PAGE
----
Ideas for a better world
During the autumn and winter the Innovation Office has been running an ideas competition, in which students are challenged to come up with solutions to make the world more sustainable. On Friday 20 February it was time to announce the winners. Besides the honour of winning, they received a food box – organic, of course – valued at SEK 2,500.
“We received eleven proposals for solutions. They were about everything from global problems to the microenvironment at LiU. Even if some of the ideas were perhaps not fully worked out, they were all of high quality,” explains Peter Gahnström from the Innovation Office.
Svetlana Serikova got on the telephone to ring Adrian Coutts, who is currently conducting research in Ethiopia, to tell him that together, they had won the competition in the “Food and Transport” category. They are both studying Science for Sustainable Development, and will soon have finished their studies.
“I’m passionate about environmental and food issues, and Adrian is very interested in agriculture,” Ms Serikova says.
The idea came, as is usually the case, during a coffee break. Their suggestion is to make it easier for consumers to shop in a more environmentally friendly way. For example by having carbon dioxide labelling on the products on the shops’ apps so that customers can make a direct comparison of the size of the emissions they are contributing to, depending on what they buy.
For the winners in the “For a sustainable future” category, it was not the competition that led to their idea. Christian Fickler is studying Energy, Environment and Management at LiU. Two of his old friends, Adam Bäckström and Joakim Keussen, are studying elsewhere. They wanted to do something innovative together. As they are interested in sustainability issues, it was natural for them to do something around that. They visited the Innovation Office to get some feedback on their ideas.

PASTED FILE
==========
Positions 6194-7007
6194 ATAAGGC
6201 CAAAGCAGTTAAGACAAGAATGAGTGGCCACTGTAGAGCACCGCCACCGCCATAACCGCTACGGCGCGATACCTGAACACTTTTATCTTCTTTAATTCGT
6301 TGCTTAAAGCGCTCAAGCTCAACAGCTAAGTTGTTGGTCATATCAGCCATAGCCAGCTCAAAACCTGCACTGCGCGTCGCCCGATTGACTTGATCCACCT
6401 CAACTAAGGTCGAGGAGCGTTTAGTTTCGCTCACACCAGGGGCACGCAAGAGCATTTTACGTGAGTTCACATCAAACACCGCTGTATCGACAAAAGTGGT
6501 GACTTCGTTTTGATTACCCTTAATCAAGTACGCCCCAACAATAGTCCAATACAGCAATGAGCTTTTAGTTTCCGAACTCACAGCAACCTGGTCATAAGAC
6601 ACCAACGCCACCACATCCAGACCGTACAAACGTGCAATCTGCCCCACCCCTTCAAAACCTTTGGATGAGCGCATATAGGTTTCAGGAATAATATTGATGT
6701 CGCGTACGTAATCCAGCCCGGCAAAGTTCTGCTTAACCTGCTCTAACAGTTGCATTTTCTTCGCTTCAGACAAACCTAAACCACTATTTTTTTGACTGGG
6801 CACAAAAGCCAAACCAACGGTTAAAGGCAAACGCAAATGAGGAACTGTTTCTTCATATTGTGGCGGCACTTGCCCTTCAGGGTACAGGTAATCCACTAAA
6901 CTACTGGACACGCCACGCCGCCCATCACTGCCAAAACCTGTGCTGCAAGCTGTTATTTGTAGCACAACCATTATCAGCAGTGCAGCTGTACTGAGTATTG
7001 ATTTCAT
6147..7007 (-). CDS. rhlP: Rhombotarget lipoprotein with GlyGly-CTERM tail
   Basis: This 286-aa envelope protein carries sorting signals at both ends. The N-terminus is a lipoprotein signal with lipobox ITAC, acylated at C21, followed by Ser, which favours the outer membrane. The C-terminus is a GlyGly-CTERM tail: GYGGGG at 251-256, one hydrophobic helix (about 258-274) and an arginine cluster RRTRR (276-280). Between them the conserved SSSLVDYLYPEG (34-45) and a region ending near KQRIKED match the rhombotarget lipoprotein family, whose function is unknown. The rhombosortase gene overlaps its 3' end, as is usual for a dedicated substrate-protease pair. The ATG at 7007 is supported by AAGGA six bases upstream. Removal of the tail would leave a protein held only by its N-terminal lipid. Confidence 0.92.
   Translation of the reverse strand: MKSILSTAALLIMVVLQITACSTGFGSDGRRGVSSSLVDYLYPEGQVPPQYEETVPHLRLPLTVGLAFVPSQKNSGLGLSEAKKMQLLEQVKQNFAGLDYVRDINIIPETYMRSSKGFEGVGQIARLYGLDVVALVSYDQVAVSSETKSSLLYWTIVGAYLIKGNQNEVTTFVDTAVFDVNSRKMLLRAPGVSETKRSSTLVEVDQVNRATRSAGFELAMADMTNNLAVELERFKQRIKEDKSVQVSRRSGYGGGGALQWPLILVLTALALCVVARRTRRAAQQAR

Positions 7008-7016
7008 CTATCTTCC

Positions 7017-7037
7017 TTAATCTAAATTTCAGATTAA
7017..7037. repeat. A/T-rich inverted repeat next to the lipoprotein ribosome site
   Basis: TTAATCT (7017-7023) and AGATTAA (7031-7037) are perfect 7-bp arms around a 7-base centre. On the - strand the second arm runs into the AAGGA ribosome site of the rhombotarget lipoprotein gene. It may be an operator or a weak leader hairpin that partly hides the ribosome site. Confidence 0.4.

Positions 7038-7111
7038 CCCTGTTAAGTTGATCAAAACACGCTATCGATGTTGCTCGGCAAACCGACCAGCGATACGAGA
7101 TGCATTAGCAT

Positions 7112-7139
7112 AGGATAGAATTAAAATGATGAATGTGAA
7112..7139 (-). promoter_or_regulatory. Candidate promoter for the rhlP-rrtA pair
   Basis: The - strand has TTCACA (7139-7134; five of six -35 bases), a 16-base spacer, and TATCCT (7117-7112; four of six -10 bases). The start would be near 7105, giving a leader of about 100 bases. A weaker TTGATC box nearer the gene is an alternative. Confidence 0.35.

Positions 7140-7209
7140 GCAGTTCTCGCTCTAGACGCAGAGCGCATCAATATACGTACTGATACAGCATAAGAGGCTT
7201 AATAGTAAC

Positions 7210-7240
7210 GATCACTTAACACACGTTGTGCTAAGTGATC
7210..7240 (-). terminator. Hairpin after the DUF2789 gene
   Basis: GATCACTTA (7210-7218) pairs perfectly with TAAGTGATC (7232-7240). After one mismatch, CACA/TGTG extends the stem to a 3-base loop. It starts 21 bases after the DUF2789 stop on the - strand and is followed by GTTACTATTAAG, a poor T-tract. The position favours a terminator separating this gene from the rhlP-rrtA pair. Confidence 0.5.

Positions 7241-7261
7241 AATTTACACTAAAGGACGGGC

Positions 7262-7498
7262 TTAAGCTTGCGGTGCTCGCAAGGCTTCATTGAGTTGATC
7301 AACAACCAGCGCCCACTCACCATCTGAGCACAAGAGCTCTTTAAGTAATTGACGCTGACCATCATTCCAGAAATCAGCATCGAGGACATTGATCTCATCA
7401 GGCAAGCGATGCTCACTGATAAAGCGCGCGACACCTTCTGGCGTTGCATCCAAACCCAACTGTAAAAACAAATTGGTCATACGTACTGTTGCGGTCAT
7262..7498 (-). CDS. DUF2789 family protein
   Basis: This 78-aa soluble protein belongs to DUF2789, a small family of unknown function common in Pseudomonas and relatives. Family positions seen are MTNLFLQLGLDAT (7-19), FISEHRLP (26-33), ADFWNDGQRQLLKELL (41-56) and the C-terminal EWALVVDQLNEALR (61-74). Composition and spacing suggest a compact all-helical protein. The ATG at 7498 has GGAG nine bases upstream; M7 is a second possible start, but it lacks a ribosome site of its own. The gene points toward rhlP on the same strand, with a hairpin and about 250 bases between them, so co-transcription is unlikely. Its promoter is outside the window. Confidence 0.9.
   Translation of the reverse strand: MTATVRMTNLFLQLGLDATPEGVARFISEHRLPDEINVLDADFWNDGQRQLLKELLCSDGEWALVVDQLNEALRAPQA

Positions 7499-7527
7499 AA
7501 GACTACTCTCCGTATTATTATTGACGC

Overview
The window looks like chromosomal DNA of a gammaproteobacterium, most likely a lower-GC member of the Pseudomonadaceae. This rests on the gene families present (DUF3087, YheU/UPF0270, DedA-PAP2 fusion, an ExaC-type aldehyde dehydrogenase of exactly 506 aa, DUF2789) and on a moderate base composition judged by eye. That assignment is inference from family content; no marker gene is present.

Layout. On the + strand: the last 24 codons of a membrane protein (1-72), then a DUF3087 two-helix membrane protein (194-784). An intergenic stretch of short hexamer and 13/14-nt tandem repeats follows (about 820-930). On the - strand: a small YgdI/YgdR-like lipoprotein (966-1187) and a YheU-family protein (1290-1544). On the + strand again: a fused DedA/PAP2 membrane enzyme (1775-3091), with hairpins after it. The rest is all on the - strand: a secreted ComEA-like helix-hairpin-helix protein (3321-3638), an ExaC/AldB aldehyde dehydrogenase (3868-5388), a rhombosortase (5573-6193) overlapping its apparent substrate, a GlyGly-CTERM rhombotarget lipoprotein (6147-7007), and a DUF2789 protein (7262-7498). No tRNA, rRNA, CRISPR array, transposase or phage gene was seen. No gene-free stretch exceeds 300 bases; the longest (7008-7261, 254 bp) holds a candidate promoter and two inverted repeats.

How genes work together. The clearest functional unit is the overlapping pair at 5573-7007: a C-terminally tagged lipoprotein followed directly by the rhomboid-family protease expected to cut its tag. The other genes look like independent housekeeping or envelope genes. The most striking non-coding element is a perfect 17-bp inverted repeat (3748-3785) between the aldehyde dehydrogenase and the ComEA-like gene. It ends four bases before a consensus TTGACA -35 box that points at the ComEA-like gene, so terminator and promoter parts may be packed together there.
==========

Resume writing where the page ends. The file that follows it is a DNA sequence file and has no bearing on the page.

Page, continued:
“It was great to get a bit of critical thinking,” Mr Bäckström says.
“All three of us are very optimistic, so it was good to have some other eyes to look at the idea,” Mr Fickler says. “We were advised by Anna at the Innovation Office to use a model – NABC – to help us formulate the idea and make it more concrete and clear for others. She was the one who told us about the competition.”
They are a little reticent about the details, because they are planning to develop their idea, but they do reveal that it has to do with renting out toys.
- The Innovation Office, a part of Linköping University, works to make knowledge of use to business and society in general.
- Science for Sustainable Development master’s programme
Last updated: Wed Mar 04 13:41:37 CET 2015